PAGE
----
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How Dr. Rebecca Woodbury Created A New Kind of STEM Kit

Why did you leave academia to write science books for kids?
Dr. Woodbury

I grew up in a small town in New Mexico called Silver City. It’s a few 100 miles north of Texas and close to the Arizona border. I attended solid schools with good teachers and took all the advanced math and science classes available.

My dream was to become an oceanographer. Well, I learned I get very seasick, so I ended up becoming a biophysical chemist instead. I did very well in school. I got straight A’s and graduated third in my high school class. And then I went to college.

In college, I flunked my first chemistry test. I got a 38% on that first test my freshman year. And if it hadn’t been for a friend from Los Alamos who tutored me, I might have dropped out of pursuing the science career altogether. I didn’t think much of this until later on, but it did shatter my confidence. And I felt behind my peers for most of my undergraduate, and even some of my graduate career.

What did you find when you were searching for science textbooks for your children?
Dr. Woodbury

When I was searching for Science textbooks for my kids, I realized more about why I flunked my first college chemistry test. Looking at typical elementary and middle school science textbooks, I noticed that most of what kids learn are science topics, but very few science terms and very few science concepts.

They learn about plants and animals and weather, but nothing about chemistry or physics with atoms and molecules and chemical reactions, or force, energy, or work. They might learn that a plant needs sunlight to grow, but nothing about why that’s true, and the chemistry and physics behind why it’s true.

Why did you decide to write science textbooks?
Dr. Woodbury

I was experiencing frustration as a parent seeking a science source from which my kids could truly learn and explore. This was the driving force behind writing a Science textbook series with actual chemistry and physics as foundational topics for young students.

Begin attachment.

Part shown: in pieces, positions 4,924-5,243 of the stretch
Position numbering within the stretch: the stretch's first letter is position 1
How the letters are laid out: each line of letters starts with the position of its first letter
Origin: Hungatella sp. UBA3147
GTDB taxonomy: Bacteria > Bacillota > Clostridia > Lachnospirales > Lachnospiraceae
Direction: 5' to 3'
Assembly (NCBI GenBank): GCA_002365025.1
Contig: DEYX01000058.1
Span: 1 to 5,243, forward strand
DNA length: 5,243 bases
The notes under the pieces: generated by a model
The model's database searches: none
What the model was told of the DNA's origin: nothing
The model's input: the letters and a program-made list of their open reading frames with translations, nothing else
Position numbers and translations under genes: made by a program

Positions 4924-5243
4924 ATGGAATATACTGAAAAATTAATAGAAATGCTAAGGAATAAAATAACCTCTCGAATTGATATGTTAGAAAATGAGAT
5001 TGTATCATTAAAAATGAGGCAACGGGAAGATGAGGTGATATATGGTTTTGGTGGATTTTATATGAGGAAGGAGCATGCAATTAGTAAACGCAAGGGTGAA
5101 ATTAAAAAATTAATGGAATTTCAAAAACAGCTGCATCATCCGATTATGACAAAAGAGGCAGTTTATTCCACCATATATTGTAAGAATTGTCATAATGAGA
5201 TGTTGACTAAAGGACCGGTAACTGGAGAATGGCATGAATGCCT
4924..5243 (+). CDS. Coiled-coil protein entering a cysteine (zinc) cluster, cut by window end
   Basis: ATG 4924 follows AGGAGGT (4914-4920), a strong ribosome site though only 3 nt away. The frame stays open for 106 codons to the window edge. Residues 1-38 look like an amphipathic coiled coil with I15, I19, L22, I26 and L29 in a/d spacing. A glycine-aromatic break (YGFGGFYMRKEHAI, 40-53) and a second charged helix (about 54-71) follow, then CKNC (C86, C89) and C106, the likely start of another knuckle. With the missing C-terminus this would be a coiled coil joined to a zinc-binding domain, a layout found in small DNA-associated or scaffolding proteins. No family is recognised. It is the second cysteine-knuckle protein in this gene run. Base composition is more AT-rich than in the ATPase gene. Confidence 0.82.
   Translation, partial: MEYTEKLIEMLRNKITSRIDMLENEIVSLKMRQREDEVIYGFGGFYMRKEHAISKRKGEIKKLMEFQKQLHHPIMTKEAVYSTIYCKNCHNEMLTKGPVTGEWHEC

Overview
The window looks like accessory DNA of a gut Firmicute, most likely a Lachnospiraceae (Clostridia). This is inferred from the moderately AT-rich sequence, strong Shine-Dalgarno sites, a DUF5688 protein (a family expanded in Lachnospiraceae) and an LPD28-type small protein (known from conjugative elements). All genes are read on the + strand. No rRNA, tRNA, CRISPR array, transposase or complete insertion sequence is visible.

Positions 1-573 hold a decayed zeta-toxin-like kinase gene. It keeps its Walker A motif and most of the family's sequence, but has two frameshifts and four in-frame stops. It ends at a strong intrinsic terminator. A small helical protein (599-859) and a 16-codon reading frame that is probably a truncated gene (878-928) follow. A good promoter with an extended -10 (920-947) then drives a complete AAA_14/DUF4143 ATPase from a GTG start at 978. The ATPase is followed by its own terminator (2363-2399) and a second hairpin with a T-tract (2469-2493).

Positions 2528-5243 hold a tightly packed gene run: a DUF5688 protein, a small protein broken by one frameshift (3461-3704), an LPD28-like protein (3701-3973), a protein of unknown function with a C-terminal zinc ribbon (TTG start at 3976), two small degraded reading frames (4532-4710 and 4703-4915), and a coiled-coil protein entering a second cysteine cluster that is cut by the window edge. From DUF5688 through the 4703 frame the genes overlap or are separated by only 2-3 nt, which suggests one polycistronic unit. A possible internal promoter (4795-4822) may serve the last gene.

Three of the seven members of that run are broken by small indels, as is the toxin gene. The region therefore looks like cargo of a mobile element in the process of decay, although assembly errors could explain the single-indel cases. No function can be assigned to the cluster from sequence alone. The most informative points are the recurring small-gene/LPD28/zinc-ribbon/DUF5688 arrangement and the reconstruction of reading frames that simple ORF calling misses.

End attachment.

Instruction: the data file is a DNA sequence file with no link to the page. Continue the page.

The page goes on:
Real Science for Kids is a series that I developed and has been in use for over 20 years. Yet, as time went on, I felt something was still missing. I had created a solid textbook series, but I still couldn’t figure out how to bottle the lessons from my graduate school experience and inspire kids to get excited about doing Science.

What realization led you to create RATATAZ?
Dr. Woodbury

When I was in graduate school, science came alive for me. Graduate school is all about experimenting, playing and learning through questions, trial and error. And for the first time in many years, I had the freedom to play in the lab. I knew it had to do with questions, but whose questions?

Then I took a professional education course through the Harvard Graduate School of Education. And the pieces of what I had been trying to formulate for years began coming together. It was all about getting kids to ask and answer their own questions. This is what engaged me as a graduate student, asking my own questions and exploring my own answers to those questions. And it’s why I stuck with science. For the first time, I had the freedom to ask and answer my own questions and pursue my own scientific interests.

How did you test your idea for RATATAZ?
Dr. Woodbury

The question that I was asking after Real Science for Kids is how can I bring this graduate experience to other kids. Through our established Real Science for Kids community, I spent time researching expanded questions, answers and exploration. Then we offered science activities in an online platform for families during the pandemic shutdown with incredible results. 

I recall one student in particular, she only participated a little bit. She didn’t want to do any videos, but she was following everything that her brothers were doing, and at the end, produced a video where she presented what she had learned. I was astonished when she finished by saying, “I had the most fun I’ve ever had in a summer. And now I can ask questions like the boys.” She was dazzling, proud, beaming and confident.

What does RATATAZ mean?
Dr. Woodbury
So Ratataz means “read, ask, test, answer, and tazzle.”

When kids present in a manner that is fun for them, it helps them retain what they’ve learned. This is sometimes referred to as “retrieval practice” in educational circles.

Tazzle is a fun word I created, meaning “top talent dazzle.” It encourages kids to get creative, share their discoveries, and believe in their own science abilities. The students who RATATAZ with us online during the pandemic shared what they learned in their own top talent dazzle manner, learning more about their specific Science subjects than we could have ever taught them. It was fun, engaging, and rewarding.

RATATAZ utilizes a modification of the question-focused activity that I learned from the Harvard course. In addition to student-directed competency-based activities, and retrieval practice to get kids interested, engaged and able to transfer that knowledge to new situations. In a nutshell, it works.

How do we learn more about RATATAZ?
I invite you and your students to RATATAZ with us. Click to learn more about our RATATAZ Curriculum Kits.

SUMMARY KEYWORDS

science, learn, kids, students, pandemic, questions, graduate school, answer, chemistry, retrieval practice, flunked, science textbooks, fun, engaged, dazzle, activities, class, physics, graduate, harvard graduate school

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